Construction and characterization of a poxB poxF double mutant.

The poxF mutation was introduced in the ΔpoxB mutant background (FL104) using pGIF031 as described above, generating the double poxB poxF mutant strain FL112.

No POX activity could be detected in the poxB poxF mutant background in cells grown on either glucose or maltose (Table (Table2),2), demonstrating that PoxB and PoxF are the two major POXs in L. plantarum under the conditions tested. As expected, lactate-to-acetate conversion in the POX-deficient FL112 strain was dramatically affected: this metabolite only accounted for 4 and 3% of the fermentation end products after 30 h of growth on glucose and maltose, respectively (Table (Table22).

To evaluate the effects of the reduced acetate production on the physiology of L. plantarum, the optical density (OD) at 600 nm and cell viability (measured as CFU/ml) of the wild-type and its single and double poxB poxF mutant derivatives were monitored throughout aerobic growth in MRS-CA supplemented with 0.2% glucose. Moreover, lactate and acetate concentrations in the supernatant of these cultures were measured by high-pressure liquid chromatography, while cell lysis in stationary phase was monitored by assaying the NAD-dependent LDH activity in the supernatant as described previously (12).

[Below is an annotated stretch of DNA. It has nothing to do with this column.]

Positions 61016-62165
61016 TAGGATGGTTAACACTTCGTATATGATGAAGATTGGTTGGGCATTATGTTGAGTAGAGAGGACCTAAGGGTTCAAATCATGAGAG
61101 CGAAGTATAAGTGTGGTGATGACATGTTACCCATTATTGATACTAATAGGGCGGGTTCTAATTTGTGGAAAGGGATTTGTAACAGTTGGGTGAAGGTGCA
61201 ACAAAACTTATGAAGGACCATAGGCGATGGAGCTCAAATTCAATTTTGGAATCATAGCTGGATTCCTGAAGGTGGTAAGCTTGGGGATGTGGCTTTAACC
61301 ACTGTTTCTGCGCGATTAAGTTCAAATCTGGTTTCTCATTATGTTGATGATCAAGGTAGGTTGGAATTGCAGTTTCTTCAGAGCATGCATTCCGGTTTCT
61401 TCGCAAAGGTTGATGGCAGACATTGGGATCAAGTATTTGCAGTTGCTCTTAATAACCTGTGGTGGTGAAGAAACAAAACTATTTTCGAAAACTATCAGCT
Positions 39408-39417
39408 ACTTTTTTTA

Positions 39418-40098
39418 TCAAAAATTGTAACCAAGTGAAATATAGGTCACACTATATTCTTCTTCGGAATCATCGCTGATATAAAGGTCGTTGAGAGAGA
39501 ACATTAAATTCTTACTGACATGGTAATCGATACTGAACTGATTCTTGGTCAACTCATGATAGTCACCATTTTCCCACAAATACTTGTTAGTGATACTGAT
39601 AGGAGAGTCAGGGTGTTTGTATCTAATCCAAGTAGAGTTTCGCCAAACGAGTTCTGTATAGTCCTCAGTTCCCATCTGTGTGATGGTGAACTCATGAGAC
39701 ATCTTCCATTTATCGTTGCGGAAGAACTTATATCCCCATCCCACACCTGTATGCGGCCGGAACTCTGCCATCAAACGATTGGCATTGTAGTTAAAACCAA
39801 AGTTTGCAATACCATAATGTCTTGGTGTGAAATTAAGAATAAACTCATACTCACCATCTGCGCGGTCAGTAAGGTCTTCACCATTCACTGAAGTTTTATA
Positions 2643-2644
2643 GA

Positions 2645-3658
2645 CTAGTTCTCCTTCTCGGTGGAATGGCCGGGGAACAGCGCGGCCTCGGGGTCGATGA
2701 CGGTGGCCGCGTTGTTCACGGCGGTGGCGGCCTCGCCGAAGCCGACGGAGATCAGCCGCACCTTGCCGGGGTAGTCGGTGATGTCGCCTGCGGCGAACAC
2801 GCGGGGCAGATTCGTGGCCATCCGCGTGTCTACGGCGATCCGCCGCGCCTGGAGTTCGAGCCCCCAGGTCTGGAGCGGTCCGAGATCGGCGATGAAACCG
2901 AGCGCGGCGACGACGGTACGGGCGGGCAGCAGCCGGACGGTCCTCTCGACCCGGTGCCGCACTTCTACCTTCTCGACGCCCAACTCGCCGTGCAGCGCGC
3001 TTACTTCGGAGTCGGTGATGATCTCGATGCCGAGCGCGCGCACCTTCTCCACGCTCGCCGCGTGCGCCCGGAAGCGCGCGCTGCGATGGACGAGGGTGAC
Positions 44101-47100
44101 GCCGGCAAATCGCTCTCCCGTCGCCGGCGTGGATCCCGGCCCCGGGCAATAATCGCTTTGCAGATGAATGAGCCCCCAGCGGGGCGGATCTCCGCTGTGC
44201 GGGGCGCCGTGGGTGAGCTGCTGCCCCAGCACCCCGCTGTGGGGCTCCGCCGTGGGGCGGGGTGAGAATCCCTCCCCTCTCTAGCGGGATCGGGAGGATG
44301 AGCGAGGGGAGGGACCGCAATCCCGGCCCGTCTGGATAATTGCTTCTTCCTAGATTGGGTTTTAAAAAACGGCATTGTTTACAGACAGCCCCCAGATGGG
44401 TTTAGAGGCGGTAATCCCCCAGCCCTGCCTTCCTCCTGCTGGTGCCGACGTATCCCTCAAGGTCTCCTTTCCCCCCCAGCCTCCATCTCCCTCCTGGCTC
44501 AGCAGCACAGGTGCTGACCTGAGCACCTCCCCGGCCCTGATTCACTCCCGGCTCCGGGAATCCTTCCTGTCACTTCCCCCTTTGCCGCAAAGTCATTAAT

No significant difference could be observed between the four strains during the exponential phase of growth (Fig. (Fig.2).2). Glucose was completely exhausted and converted to lactate after 6 h (data not shown). Lactate concentrations peaked between 6 and 7 h of growth and were equivalent in all strains (Fig. (Fig.2C).2C). As previously reported (12), the wild-type strain rapidly converted lactate to acetate during the stationary phase, whereas this process was slowed down in the poxB mutant strain (Fig. (Fig.2C).2C). Conversion of lactate to acetate also occurred in the poxF mutant strain but was only slightly delayed compared to the wild-type strain (Fig. (Fig.2C).2C). In these three strains, it appeared that more acetate was produced than lactate consumed, resulting in an apparent carbon balance greater than 1 (Fig. (Fig.2C)2C) (12). This suggests that the additional acetate was produced at the expense of one or more compounds present in the growth medium, as previously reported (6, 12, 20). Recently, Liu et al. showed that the catabolism of amino acids was responsible for acetate production by growing and nongrowing cells of L. plantarum (10). In addition, l-serine catabolism was shown to play a key role for acetate production in this species (10). The authors of that study suggested that l-serine was deaminated via a serine dehydratase into pyruvate, which was subsequently converted into acetate by the POX enzyme (11).

FIG. 2.